Social capital and community electronic networks: For-profit versus for-community approaches

John L. Sullivan, Eugene Borgida, Melinda S. Jackson, Eric Riedel, Alina Oxendine, Amy Gangl

Research output: Contribution to journalReview articlepeer-review

19 Scopus citations


In this article, the authors discuss the implementation of a community electronic network in a rural Minnesota town. The network is intended to help the community keep up with global technological progress by increasing access to the Internet. The current project compares this community approach to electronic networks with an economic, for-profit approach utilized in a nonequivalent control community. Drawing on the theory of social capital, the authors consider the relative impacts of privately oriented social engagement versus publicly oriented political engagement in relation to collective outcomes. The findings to date show that in the presence of a broadly based community electronic network, political as well as economic resources are linked to the use and knowledge of computer resources. The implications of these findings for larger issues of fair and equitable access to technology are discussed.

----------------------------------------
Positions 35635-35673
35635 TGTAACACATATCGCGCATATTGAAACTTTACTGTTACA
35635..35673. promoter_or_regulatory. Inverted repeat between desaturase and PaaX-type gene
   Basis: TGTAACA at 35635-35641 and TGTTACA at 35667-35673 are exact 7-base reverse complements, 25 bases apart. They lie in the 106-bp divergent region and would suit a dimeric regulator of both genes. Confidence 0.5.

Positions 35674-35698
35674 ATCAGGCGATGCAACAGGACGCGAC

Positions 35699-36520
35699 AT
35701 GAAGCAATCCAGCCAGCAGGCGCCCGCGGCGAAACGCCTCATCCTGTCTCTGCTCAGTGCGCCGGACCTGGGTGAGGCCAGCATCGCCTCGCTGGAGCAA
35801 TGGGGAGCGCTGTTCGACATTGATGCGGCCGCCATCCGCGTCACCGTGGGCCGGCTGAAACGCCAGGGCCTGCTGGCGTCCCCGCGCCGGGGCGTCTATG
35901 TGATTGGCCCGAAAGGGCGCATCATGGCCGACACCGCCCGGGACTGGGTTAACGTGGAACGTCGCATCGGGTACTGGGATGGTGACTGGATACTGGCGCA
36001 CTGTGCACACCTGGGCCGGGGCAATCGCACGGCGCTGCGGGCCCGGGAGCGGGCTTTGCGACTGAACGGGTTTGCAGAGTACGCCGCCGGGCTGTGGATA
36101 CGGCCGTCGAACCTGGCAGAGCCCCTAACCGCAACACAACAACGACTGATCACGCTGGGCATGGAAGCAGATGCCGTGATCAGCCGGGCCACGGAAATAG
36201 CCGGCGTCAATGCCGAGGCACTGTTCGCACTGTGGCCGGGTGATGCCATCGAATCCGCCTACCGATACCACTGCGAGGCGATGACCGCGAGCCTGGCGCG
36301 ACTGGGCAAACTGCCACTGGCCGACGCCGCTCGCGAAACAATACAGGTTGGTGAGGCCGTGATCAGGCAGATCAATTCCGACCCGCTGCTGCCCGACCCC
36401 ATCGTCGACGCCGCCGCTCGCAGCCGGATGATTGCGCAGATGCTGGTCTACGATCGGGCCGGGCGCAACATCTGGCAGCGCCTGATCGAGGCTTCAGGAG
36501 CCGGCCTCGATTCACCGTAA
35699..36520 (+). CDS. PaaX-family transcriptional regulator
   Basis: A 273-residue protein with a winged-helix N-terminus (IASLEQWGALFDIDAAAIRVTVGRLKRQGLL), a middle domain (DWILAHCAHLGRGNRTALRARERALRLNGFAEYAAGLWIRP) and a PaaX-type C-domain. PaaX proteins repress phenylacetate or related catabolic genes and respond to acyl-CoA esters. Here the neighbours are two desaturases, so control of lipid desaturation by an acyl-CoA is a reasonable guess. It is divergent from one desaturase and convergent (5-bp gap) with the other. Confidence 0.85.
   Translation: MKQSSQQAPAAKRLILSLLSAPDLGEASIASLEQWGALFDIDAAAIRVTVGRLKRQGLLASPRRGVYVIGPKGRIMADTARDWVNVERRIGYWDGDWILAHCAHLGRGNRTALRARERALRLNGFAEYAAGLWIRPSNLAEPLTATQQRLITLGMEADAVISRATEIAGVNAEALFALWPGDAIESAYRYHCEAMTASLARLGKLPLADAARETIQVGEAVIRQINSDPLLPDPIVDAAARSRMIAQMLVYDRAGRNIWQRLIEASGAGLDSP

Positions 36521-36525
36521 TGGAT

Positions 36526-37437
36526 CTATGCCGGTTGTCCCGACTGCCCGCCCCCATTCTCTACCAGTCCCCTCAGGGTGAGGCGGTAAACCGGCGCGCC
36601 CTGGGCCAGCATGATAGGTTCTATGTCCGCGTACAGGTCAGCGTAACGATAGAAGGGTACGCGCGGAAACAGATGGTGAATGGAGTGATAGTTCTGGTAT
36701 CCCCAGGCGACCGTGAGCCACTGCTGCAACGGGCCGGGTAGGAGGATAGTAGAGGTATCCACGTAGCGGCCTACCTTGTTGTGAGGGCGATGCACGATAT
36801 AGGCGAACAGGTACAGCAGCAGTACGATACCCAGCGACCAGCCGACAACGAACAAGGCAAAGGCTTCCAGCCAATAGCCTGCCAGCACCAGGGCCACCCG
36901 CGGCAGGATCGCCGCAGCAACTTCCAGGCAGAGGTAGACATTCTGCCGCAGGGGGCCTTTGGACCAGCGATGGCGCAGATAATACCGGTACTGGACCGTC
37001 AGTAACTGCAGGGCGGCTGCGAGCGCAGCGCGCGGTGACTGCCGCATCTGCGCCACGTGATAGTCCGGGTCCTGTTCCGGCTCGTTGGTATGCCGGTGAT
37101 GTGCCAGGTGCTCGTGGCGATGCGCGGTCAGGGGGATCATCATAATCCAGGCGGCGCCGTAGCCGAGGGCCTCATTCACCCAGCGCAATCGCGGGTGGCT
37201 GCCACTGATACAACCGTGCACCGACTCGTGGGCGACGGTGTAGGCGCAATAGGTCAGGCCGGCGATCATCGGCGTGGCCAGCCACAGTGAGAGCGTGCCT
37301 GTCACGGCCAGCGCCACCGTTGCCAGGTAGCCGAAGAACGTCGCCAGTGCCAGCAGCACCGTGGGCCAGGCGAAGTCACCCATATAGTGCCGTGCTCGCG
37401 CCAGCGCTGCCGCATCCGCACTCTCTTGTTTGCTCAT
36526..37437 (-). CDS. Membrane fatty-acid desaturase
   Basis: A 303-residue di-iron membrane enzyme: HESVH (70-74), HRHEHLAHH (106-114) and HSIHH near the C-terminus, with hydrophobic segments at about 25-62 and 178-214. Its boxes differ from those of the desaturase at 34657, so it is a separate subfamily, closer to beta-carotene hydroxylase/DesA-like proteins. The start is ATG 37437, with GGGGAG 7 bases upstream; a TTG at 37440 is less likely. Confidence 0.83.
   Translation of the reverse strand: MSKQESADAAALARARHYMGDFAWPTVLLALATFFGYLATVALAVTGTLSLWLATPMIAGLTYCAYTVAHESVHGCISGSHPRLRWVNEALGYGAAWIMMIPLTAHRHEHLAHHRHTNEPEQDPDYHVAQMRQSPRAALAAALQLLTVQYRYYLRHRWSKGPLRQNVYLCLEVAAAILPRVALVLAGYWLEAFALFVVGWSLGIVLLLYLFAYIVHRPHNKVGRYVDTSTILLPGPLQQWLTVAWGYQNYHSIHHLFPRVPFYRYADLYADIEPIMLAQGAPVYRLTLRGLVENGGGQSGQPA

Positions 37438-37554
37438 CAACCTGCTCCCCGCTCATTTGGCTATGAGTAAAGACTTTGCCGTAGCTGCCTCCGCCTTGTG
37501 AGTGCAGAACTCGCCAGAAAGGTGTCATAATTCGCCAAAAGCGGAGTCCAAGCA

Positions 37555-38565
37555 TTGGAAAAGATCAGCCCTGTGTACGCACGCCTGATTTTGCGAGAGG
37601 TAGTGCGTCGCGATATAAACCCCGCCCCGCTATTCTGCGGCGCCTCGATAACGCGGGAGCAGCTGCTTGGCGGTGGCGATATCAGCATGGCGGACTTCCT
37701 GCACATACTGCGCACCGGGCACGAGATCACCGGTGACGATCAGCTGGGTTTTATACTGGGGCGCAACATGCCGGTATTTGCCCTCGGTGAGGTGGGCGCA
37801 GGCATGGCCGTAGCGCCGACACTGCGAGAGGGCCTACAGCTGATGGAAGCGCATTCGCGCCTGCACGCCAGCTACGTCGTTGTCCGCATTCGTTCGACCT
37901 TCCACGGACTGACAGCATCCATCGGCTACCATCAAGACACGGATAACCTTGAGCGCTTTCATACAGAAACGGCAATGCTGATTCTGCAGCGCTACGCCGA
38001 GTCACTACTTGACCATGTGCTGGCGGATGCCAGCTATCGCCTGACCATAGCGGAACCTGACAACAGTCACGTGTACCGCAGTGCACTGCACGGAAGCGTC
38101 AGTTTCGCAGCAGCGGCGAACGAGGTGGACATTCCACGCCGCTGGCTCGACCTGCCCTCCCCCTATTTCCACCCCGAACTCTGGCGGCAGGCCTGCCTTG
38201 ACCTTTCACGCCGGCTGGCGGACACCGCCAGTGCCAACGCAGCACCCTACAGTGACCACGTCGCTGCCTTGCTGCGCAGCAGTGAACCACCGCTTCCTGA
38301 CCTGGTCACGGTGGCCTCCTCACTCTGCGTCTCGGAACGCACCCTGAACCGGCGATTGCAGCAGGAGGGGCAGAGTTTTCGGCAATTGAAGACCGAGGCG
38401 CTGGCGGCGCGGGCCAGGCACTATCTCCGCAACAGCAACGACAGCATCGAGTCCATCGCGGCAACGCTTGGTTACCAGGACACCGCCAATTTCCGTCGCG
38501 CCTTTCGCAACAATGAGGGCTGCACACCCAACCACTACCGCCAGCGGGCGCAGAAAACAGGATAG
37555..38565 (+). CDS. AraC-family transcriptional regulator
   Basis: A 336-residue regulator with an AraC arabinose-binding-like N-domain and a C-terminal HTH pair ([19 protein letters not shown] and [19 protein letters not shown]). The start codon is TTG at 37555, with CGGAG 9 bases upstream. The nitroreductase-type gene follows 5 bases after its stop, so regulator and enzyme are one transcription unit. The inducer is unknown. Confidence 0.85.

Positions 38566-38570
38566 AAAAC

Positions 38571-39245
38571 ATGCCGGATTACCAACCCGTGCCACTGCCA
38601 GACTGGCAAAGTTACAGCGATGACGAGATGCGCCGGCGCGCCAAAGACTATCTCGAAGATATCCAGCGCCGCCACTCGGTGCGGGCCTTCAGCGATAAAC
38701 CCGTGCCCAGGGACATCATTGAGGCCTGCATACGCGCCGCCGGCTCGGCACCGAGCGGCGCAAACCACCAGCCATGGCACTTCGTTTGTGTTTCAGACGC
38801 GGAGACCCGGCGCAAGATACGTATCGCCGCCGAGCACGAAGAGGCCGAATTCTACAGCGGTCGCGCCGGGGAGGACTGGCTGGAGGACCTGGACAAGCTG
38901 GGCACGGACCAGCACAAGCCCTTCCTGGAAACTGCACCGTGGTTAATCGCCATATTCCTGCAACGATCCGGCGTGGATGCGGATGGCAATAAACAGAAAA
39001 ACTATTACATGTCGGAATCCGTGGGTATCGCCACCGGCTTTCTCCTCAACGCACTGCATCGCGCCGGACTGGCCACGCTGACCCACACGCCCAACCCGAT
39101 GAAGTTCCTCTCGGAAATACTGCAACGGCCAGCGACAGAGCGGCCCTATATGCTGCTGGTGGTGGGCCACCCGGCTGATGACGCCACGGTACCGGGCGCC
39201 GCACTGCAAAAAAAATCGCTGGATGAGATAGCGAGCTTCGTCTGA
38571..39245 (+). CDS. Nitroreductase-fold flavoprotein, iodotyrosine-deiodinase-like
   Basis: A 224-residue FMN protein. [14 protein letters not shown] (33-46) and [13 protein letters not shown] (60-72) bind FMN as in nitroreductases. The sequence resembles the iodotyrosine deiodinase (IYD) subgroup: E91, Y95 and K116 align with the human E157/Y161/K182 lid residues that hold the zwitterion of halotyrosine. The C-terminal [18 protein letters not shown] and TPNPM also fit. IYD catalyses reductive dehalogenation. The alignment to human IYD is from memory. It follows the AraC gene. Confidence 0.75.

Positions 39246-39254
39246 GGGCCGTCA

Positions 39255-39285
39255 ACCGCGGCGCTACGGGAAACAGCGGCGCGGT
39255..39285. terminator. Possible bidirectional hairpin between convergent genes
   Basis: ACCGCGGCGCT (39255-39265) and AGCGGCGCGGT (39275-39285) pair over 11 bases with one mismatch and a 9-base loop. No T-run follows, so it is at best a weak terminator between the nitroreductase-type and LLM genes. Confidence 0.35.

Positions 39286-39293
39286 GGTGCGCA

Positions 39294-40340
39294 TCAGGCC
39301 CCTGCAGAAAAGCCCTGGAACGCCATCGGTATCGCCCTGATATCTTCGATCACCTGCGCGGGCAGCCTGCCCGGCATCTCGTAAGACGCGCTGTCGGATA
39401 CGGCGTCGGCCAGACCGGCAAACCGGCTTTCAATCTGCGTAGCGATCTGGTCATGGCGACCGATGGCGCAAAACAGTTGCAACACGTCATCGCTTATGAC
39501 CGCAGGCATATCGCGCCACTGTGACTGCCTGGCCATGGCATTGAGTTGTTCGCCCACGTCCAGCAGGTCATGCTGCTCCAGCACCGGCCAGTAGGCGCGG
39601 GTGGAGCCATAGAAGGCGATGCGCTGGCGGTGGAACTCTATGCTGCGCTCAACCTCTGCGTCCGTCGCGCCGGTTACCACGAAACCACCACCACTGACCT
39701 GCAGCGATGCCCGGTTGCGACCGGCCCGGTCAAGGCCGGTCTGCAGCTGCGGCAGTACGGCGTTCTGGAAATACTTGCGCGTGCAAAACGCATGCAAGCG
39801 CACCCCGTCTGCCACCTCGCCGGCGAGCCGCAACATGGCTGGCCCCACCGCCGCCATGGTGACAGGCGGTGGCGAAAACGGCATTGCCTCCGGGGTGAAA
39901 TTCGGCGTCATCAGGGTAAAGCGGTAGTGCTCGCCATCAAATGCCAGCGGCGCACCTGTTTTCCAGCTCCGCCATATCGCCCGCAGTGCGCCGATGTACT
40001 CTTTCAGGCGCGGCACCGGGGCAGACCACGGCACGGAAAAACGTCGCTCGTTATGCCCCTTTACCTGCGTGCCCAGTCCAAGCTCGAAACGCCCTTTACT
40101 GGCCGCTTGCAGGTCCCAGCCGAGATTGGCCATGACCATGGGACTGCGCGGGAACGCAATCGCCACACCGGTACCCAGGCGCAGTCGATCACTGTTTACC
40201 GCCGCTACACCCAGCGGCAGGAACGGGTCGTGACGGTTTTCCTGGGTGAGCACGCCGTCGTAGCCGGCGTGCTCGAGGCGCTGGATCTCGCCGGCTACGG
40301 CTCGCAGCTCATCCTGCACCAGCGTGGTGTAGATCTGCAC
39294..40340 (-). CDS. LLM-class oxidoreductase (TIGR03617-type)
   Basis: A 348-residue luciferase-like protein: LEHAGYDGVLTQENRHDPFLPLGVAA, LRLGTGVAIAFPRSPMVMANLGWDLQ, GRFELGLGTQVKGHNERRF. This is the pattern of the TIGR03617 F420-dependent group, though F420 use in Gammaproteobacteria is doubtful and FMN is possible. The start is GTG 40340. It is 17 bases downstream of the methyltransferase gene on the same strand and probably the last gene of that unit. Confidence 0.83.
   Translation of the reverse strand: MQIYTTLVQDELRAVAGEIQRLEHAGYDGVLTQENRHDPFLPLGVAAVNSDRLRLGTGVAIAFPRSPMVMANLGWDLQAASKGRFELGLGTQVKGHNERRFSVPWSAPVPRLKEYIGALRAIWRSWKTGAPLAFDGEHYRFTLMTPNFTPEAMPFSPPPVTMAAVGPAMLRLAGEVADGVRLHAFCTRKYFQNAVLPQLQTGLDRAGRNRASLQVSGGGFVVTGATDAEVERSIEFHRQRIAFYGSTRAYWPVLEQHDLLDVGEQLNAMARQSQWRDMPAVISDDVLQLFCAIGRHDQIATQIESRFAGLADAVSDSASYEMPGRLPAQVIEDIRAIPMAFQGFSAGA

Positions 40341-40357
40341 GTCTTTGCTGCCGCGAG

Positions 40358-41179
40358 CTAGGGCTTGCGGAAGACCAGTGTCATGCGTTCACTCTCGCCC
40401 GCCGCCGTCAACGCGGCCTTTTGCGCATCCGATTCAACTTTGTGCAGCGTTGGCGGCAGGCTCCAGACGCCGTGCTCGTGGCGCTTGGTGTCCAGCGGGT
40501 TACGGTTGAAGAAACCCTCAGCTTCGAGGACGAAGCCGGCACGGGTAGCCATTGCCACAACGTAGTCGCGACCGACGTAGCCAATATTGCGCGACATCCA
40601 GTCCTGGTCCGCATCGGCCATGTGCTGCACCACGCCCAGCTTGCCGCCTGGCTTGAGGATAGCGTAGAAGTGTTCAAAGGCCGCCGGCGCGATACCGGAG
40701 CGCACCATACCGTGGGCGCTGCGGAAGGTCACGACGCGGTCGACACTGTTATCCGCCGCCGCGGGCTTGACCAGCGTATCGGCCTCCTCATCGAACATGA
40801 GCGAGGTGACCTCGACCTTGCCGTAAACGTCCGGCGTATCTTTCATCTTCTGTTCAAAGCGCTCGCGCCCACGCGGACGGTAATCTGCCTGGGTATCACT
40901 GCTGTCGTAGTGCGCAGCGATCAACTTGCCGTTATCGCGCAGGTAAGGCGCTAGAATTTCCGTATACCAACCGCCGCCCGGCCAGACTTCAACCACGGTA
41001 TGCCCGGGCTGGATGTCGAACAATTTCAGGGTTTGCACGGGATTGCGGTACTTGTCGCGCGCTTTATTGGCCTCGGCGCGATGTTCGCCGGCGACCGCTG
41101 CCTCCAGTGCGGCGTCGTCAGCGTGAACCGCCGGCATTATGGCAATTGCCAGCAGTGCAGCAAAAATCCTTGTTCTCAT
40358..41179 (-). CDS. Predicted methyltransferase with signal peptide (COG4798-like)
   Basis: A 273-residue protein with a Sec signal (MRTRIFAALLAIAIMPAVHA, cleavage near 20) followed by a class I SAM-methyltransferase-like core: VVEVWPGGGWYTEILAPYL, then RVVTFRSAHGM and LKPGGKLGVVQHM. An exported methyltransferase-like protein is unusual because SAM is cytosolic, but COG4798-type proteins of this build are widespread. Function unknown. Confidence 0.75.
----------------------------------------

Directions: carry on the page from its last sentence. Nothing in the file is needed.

Original languageEnglish (US)
Pages (from-to)868-886+761
JournalAmerican Behavioral Scientist
Issue number5
StatePublished - Jan 1 2002


Dive into the research topics of 'Social capital and community electronic networks: For-profit versus for-community approaches'. Together they form a unique fingerprint.

Cite this